Finally, in June of 1918, he got the answer he’d been hoping for: that Britain and France would recognize the independence of lands that Arabs had freed themselves.
Lawrence was now eager to lead his Arab army to Damascus, and he told his men to prepare for victory.
Lawrence in Arabia Key Idea #13: Fifteen months of war came to a climactic end in Damascus.
In September of 1918, things in Europe and the Middle East were suddenly coming to a close. The United States had arrived in France to push back the Germans and, on September 19, a British Empire offensive began that successfully forced the Turkish troops into a retreat.
At this point, T. E. Lawrence was about to embark on his final outing – but things got off to a grim start.
Lawrence mobilized his troops and, as soon as they entered the town of Tafa, they witnessed a horrible sight: dead bodies lay everywhere, including the raped and mutilated corpses of women and children.
Lawrence, enraged, reportedly told his men, “The best of you brings me the most Turkish dead.”
In the days that followed, Arab soldiers would kill an estimated 4,000 German and Turkish soldiers, leaving a bloody trail to Damascus.
When they did arrive at Damascus, Lawrence and the Arab rebels were greeted with celebrations, but there were more pressing matters at hand.
Lawrence quickly tried to establish an Arab government in Damascus to secure the city’s independence.
But this also meant dealing with the Turkish Hospital: an abandoned tent filled with 800 wounded and untreated Turkish troops who had been left to die. The nightmarish scene of the hospital would remain etched in the minds of all the people who witnessed it.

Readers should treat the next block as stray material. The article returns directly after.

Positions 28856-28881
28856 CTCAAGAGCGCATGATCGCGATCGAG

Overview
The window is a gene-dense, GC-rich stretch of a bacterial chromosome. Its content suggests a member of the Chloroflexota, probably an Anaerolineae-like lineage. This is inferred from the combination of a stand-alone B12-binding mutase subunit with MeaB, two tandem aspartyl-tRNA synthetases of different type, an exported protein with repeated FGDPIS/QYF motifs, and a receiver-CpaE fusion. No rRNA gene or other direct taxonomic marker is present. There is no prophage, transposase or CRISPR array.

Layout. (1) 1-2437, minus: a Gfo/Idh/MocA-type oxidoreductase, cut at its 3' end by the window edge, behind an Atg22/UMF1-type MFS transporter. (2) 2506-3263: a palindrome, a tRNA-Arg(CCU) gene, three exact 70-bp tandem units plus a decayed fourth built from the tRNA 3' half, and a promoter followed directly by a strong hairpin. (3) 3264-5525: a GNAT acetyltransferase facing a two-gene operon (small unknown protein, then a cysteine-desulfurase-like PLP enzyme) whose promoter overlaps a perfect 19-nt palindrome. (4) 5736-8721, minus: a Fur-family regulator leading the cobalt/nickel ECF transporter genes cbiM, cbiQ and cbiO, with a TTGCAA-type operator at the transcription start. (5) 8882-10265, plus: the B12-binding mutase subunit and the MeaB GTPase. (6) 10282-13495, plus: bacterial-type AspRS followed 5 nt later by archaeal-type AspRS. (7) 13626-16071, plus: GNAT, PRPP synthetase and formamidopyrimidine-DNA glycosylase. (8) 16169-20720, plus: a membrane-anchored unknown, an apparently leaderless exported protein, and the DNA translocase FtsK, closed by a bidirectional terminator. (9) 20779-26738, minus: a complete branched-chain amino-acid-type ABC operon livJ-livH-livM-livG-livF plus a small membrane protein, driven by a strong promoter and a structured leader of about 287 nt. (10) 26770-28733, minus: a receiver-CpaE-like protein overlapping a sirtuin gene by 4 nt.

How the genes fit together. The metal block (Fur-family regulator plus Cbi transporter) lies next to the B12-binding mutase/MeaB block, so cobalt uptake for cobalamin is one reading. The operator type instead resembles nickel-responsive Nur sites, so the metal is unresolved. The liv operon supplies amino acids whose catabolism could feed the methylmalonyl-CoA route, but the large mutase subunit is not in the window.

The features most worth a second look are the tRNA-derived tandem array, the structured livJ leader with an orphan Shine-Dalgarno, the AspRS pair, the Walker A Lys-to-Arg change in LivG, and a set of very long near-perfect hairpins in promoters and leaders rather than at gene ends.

And the situation was not going to get better for the Arabs: as Lawrence had feared, the French and British were still planning to execute the terms the Sykes-Picot Agreement, despite what they’d told him just a few months prior.
On October 3, 1918, a meeting was held at the Victoria Hotel in Damascus, and two British Generals informed Lawrence and Faisal that borders were being redrawn. Lebanon and Palestine were to be separate lands, making Syria landlocked. And Prince Faisal would act as Syria’s administrator under the guidance of the French.
The following afternoon, a stunned Lawrence, who had spent the past two years of his life working to reach the city, would leave Damascus, never to return.
Lawrence in Arabia Key Idea #14: Despite their best efforts, Yale and Lawrence couldn’t prevent the mistakes of the Paris Peace Conference.
Not long after the fall of Damascus, on October 31, 1918, fighting in the Middle East ended. Then, on November 11, Germany signed an armistice to end the war. But things weren’t settled for everyone.
Since the proposed changes to the Middle East wouldn’t be made official until the Paris Peace Conference in January of 1919, there was still a small chance for Arab independence.
So Lawrence and Yale lobbied for this cause as best they could.
Lawrence spent the months before the Paris Peace Conference pleading for Faisal Hussein to be able to lead his people without interference from the French, but eventually Lawrence was barred from the proceedings.
William Yale had also witnessed the final bloody days of the war – he, too, had been at Damascus to see the horrors of the Turkish Hospital and the broken promises of the British and French.
Yale tried to lobby the US representatives with his so-called Yale Plan, a proposal for sustainable peace and independence in the area, but it fell on deaf ears. Yale could see that the United States was already reverting back to its isolationist attitude toward world affairs.